The Score: "In 'Man W/ The Iron Fists', Bones Shatter, Eyeballs Go Flying, Throats Are Shredded"

Friday, Nov 2, 2012 2:55PM

Written by Cyrus Langhorne

THE SCORE
THE SCORE 7/10
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  • The Man W/ The Iron Fists
  • RZA, Russell Crowe
  • November 2, 2012
Indie Wire B-
Crave Online 8.5/10
Hollywood 3 out of 5
Hit Fix B
Screen Rant 2/5

Moviegoers missing the days of action-packed kung-fu flicks made popular by the late Bruce Lee or even Jackie Chan should look no further than The Man with the Iron Fists this weekend, a film which pays homage to the genre.

Directed and co-starring Wu-Tang Clan's RZA, the rapper-turned-actor's newest film project proves just how much Hollywood talent he really has.

"I'm the baddest man alive," goes the chorus for one of the many hip hop songs in "The Man With The Iron Fists," the directorial debut of RZA. The director is actually the subject of the song, as he plays the title character, a blacksmith seeking revenge for being wronged by a group of villains who sweep into China's rowdy Jungle Village. But at a certain point, you have to wonder: why is he so bad? RZA, who has logged hours within the supporting casts of "American Gangster," "Ghost Dog: Way Of The Samurai" and "Due Date," plays the taciturn weapons maker with the same dour expression that suggests a dullard, which RZA certainly doesn't seem to be. (Indie Wire)

As heard on Wu albums and expressed in his rhymes, RZA places heavy emphasis on paying tribute to kung fu flicks in Man with the Iron Fists.

It's no wonder that this film was produced by Quentin Tarantino, who did something similar with his own Kill Bill. The Man with the Iron Fists, though, unlike its stylistic forebear, seems to play less as an homage to very specific kung-fu flicks from the '60s and '70s (there are online rundowns of every single visual reference in Kill Bill ), and more like a modern tribute to kung fu flicks. In a way, Iron Fists take a bolder step than most action films, trying to update a moribund genre with big steaming scoops of ridiculous awesomeness. It occupies a middle ground between the '70s-obsessed eye of Tarantino, and the bold magical silliness of Big Trouble in Little China. (Crave Online)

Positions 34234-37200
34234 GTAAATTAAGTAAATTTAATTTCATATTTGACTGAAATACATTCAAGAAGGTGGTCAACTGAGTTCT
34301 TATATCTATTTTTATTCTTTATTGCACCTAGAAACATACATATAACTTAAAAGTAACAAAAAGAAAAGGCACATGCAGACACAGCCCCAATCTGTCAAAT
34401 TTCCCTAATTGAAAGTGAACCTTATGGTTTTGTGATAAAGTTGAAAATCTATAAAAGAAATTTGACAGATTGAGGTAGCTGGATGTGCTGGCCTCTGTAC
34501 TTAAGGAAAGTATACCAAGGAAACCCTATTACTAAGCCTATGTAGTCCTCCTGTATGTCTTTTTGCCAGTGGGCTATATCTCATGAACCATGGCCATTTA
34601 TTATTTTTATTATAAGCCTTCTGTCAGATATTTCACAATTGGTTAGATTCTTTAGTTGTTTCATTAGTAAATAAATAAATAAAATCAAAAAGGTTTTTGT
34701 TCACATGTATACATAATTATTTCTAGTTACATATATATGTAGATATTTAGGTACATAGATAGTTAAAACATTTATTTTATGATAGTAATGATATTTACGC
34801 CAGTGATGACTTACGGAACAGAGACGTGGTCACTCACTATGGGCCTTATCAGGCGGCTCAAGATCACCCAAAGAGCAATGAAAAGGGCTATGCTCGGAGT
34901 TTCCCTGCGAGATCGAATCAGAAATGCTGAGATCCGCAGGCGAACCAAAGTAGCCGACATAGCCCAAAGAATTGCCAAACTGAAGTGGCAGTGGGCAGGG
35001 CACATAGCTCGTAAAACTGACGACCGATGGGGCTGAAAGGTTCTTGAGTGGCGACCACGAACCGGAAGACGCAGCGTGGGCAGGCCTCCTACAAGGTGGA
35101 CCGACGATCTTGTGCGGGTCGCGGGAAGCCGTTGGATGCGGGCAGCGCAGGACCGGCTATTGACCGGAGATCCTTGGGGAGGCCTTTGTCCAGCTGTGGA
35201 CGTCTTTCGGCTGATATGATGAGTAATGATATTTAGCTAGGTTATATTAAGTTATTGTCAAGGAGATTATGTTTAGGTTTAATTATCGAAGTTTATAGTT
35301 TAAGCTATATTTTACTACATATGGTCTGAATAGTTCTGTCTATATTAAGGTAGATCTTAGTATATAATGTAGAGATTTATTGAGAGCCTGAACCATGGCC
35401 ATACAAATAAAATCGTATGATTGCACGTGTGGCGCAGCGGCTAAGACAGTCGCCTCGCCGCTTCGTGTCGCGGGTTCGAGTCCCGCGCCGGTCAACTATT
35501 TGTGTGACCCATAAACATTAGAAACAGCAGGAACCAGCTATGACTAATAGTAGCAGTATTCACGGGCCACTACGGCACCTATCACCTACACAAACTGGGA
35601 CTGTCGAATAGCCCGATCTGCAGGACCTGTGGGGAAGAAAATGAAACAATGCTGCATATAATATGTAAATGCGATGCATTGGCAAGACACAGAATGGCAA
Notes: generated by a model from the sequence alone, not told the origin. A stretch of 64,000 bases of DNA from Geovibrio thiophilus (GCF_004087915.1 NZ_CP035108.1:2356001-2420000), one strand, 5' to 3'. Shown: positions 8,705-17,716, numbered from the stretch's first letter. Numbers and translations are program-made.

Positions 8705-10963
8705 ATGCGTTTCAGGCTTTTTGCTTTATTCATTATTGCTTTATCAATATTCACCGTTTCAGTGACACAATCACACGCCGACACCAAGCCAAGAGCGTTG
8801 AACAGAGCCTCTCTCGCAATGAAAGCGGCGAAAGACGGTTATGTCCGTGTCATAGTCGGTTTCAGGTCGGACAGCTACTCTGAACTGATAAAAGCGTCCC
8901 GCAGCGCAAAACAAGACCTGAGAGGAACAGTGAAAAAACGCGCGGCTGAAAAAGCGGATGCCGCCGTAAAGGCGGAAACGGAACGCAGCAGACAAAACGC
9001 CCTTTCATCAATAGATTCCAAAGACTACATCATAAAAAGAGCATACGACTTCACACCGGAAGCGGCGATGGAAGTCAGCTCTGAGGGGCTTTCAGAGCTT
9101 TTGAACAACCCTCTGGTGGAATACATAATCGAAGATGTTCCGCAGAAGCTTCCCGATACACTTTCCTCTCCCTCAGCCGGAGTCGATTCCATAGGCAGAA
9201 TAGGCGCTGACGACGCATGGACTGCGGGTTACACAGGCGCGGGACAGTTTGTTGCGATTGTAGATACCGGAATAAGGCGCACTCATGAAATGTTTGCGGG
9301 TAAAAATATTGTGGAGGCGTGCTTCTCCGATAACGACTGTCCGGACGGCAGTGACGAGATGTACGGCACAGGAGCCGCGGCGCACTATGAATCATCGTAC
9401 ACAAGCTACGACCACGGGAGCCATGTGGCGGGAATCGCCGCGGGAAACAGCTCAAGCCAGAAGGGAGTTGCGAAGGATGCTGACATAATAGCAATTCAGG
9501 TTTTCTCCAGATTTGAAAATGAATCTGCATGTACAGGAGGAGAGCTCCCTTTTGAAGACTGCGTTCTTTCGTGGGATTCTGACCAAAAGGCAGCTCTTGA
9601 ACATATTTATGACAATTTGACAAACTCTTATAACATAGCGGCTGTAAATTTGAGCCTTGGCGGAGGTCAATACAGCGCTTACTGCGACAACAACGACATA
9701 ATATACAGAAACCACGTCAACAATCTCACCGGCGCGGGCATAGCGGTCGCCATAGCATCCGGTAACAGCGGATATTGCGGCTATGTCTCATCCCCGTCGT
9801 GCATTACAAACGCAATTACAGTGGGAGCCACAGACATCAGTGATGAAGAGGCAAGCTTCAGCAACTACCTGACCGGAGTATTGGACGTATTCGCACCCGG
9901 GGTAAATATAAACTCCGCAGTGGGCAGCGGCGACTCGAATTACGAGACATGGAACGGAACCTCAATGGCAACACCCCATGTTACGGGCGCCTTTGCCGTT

Rather than merely focus on RZA, the film takes viewers in a multitude of directions through its ample supply of featured characters.

The manic script for Iron Fists, written by RZA and Eli Roth (Cabin Fever, Hostel) interlocks a handful of colorful characters with varying degrees of success: The Blacksmith (RZA), a freed slave who hopes to earn enough bucks to whisk his love, prostitute Lady Silk (Jamie Chung), away from the Pink Blossom brothel; Madam Blossom (Lucy Liu), the brothel's owner (and local mobster); Silver Lion (Byron Mann), a murderous gangster out to overtake the city with the help of his magical metallic underling Brass Body (Dave Bautista); Zen Yi a.k.a. The X-Blade (Rick Yune), whose father was killed at the hands of Silver Lion and now seeks revenge; and Jack Knife (Russell Crowe), a mysterious British gunslinger taking residence at the Pink Blossom who may have ulterior motives. Iron Fists bounces between the plot threads without much worry -- you never really know who is doing what or why. But if characters say what they're thinking with conviction, then beat the daylights out of their opponent, it's supposed to suffice. More often than not, it does. (Hollywood)